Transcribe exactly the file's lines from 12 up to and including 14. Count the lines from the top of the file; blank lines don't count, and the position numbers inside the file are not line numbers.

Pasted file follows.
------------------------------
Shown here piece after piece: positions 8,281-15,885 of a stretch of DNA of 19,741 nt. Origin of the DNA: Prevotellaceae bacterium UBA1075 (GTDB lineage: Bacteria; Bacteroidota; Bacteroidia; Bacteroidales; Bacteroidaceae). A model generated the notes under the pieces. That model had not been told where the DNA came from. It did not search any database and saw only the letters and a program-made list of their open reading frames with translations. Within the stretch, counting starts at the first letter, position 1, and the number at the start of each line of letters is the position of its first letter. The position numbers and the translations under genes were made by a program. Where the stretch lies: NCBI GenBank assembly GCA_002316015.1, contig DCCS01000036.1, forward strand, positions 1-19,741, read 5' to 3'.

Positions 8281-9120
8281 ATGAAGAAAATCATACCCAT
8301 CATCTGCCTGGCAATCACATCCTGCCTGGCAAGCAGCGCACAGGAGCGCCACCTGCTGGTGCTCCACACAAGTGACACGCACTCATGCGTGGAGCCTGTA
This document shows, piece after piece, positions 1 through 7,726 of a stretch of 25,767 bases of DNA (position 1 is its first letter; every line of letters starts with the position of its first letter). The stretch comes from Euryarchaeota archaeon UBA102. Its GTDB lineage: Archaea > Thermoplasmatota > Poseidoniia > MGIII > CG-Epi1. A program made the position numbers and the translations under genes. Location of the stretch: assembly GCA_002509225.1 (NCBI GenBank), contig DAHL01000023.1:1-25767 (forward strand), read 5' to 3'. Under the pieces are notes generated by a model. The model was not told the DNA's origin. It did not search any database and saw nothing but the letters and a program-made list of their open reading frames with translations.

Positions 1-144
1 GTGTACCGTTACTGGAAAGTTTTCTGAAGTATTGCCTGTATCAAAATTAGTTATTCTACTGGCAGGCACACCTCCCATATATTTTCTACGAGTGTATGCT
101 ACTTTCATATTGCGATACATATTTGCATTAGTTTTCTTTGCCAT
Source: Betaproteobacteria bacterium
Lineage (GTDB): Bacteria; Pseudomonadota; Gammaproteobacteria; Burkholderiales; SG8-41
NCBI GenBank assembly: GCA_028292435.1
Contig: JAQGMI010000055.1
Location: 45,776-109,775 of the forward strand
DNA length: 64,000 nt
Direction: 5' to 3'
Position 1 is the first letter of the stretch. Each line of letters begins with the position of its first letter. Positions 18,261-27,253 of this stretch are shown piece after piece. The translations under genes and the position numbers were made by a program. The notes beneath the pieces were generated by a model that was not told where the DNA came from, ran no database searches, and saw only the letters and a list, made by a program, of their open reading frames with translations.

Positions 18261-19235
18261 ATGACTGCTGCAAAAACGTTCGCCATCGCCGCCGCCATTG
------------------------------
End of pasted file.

Contig: JAQGMI010000055.1
Location: 45,776-109,775 of the forward strand
DNA length: 64,000 nt